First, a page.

China, U.S. agree to take action to bring ties back to right track after Switzerland meeting

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China and the U.S. agreed to take action and work together to bring bilateral relations back to the right track of sound and steady development during their latest round of key talks in Zurich, Switzerland on Wednesday.
The consensus was reached during talks between Yang Jiechi, a member of the Political Bureau of the Communist Party of China (CPC) Central Committee, and the U.S. National Security Advisor Jake Sullivan.
The two sides, in a candid manner, had a comprehensive and in-depth exchange of views on China-U.S. relations as well as international and regional issues of common concern. The meeting was described as constructive, and conducive to enhancing mutual understanding.
When China and the United States cooperate, the two countries and the world will benefit; when they are in confrontation, the two and the world will suffer seriously, said Yang, also director of the Office of the Foreign Affairs Commission of the CPC Central Committee.
Whether China and the United States can handle their relations well bears on the fundamental interests of the two countries and two peoples, as well as the future of the world, he added.

The U.S. needs to have a deep understanding of the mutually beneficial nature of China-U.S. relations and correctly understand China’s domestic and foreign policies and strategic intentions, said Yang, adding that China opposes defining relations between the two nations as “competitive.” 

He said that China attaches importance to the positive remarks on China-U.S. relations made recently by U.S. President Joe Biden, and has noticed that the U.S. side said it has no intention of containing China’s development and is not seeking a “new Cold War.” 
China hopes the U.S. could adopt a rational and pragmatic China policy, and, together with China, follow a path of mutual respect, peaceful coexistence and win-win cooperation, with respect for each other’s core interests and major concerns. 

During the meeting, Yang expounded China’s solemn position on issues related to Taiwan, Hong Kong, Xinjiang, Tibet and human rights as well as on maritime issues, urging the United States to truly respect China’s sovereignty, security and development interests, and stop using these issues to interfere in the Asian nation’s internal affairs.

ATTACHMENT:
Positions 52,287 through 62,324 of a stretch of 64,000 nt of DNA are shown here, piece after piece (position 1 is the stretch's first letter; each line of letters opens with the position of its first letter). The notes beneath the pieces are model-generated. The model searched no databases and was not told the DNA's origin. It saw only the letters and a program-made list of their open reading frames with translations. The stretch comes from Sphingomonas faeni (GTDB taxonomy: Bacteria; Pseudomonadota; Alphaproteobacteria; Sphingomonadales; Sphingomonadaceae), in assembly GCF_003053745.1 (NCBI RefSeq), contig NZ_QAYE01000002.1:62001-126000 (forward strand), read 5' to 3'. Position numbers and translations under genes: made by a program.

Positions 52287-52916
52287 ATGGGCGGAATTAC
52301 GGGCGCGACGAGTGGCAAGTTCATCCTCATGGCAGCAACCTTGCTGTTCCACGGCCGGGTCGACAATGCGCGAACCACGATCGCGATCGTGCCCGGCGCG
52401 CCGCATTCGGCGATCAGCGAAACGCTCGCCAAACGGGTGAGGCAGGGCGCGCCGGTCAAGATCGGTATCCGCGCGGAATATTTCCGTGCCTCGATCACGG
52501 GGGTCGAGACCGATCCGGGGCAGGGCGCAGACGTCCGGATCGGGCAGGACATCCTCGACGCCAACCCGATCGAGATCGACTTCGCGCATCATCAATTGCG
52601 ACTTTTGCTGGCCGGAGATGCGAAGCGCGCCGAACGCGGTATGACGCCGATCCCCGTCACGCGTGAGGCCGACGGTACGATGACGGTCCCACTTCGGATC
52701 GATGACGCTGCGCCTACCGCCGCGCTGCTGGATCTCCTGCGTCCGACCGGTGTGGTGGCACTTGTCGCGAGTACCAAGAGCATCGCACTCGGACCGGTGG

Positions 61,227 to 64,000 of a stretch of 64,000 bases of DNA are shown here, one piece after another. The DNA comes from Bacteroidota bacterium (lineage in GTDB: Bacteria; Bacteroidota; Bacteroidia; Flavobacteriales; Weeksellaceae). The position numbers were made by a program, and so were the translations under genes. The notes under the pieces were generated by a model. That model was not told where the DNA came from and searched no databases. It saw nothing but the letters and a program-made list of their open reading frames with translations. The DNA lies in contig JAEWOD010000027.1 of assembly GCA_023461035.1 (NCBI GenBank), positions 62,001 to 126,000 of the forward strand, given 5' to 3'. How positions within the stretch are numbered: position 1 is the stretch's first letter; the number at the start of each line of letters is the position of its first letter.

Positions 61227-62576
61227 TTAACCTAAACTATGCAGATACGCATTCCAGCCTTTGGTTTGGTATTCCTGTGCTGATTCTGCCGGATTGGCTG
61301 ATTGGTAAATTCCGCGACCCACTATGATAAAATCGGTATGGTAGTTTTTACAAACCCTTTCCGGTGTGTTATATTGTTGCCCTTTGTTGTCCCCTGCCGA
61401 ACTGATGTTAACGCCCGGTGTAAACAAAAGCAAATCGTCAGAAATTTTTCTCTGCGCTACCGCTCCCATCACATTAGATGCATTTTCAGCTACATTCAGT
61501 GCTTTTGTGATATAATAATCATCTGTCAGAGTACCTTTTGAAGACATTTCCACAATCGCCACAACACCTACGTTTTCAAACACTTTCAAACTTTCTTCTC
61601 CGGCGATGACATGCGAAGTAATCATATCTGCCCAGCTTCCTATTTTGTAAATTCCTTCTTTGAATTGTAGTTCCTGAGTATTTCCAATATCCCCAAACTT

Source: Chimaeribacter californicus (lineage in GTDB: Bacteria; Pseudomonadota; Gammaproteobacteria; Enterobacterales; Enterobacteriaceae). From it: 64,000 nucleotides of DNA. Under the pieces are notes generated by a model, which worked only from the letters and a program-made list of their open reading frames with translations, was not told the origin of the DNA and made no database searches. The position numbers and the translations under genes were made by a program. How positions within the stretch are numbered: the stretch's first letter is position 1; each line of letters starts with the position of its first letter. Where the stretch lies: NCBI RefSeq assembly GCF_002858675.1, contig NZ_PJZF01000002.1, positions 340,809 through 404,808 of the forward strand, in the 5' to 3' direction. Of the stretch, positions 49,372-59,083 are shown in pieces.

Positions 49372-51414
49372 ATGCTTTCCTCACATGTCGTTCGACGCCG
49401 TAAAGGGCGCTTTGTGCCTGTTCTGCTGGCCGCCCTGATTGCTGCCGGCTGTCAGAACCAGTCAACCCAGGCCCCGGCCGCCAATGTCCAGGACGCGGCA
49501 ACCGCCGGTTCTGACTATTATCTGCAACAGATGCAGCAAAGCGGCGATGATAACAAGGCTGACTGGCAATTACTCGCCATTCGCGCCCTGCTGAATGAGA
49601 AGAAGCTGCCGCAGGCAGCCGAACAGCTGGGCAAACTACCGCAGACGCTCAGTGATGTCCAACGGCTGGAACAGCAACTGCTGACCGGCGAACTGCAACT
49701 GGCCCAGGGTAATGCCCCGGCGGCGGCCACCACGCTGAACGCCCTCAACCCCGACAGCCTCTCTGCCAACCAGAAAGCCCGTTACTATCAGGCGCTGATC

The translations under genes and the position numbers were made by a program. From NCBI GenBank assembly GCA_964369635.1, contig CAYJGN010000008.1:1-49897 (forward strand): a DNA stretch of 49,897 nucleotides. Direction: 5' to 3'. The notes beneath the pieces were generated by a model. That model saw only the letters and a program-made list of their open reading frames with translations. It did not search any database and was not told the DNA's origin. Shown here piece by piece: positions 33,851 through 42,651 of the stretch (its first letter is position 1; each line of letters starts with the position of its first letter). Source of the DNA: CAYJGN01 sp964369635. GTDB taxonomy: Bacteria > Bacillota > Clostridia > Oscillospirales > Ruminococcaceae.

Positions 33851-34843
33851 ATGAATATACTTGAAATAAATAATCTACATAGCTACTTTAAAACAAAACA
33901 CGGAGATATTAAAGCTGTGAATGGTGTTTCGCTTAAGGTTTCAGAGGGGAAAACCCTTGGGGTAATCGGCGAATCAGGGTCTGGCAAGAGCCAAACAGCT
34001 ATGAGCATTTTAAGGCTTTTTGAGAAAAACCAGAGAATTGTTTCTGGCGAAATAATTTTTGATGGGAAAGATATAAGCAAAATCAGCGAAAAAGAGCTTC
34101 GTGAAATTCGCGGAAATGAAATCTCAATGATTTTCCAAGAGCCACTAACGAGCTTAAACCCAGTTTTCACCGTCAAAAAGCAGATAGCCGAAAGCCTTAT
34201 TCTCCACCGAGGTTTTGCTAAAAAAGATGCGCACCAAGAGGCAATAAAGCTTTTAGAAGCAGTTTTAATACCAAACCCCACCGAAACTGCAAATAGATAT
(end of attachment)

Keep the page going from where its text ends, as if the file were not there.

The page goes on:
The U.S. expressed its adherence to the one-China policy. 

The two sides also exchanged views on climate change and regional issues of common concern and agreed to maintain regular dialogue and communication on important issues. 
The meeting follows several important discussions between the two sides. Here are some key points from previous high-level exchanges:
In their phone conversation on September 10, China’s President Xi Jinping pointed out the two countries’ relationship has run into serious difficulty due to the U.S. policy on China.
He said Beijing and Washington need to show broad vision and shoulder great responsibilities. The two countries should look ahead and press forward, demonstrate strategic courage and political resolve and bring China-U.S. relations back to the right track of stable development as soon as possible for the good of the people in both countries and around the world.
U.S. President Joe Biden said in the phone call that the two powers have no interest in letting competition veer into conflict and the U.S. is prepared to have more candid exchanges and constructive discussions with China to identify key and priority areas where cooperation is possible, avoid miscommunication, miscalculation and unintended conflict and get U.S.-China relations back on track.
On the eve of the Chinese New Year, the two leaders held their first phone conversation since Biden took office in January and the two sides agreed to avoid conflicts and conduct cooperation on areas such as climate change.
One-China policy
China has emphasized the one-China policy and the principle of non-interference in developing China-U.S. relations, especially on issues related to Taiwan, Hong Kong, Xinjiang, Tibet and human rights as well as on maritime issues.
Yang said in a phone call with Blinken on June 11 that the Taiwan question concerns China’s sovereignty and territorial integrity and involves China’s core interests. He reiterated that there is only one China in the world and that Taiwan is an inseparable part of China.
In March, the two countries held their first face-to-face meeting between high-level officials after the new U.S. administration took office, and adhering to one-China policy is also a keyword.
At the two-day high-level strategic dialogue in Anchorage, Alaska, Yang said that China firmly opposes the U.S. interference in China’s internal affairs and will continue to respond firmly, urging the U.S. to change its zero-sum mentality.
China-U.S. climate cooperation
Addressing climate change is an important part of China-U.S. cooperation and Xi has also elaborated on China’s position on climate change in previous exchanges with the U.S.
During the latest talks with Biden, President Xi pointed out that whether they can handle their relationship well bears on the future of the world, and it is a question of the century to which the two countries must provide a good answer.
Biden said that the two countries have no interest in letting competition veer into conflict, and that the U.S. side has no intention to change the one-China policy.
Last month, China’s Special Envoy for Climate Change Xie Zhenhua held talks upon invitation with visiting U.S. Special Presidential Envoy for Climate John Kerry and the two sides agreed to continue their dialogue and consultations, take action on climate issues and strengthen pragmatic cooperation. 

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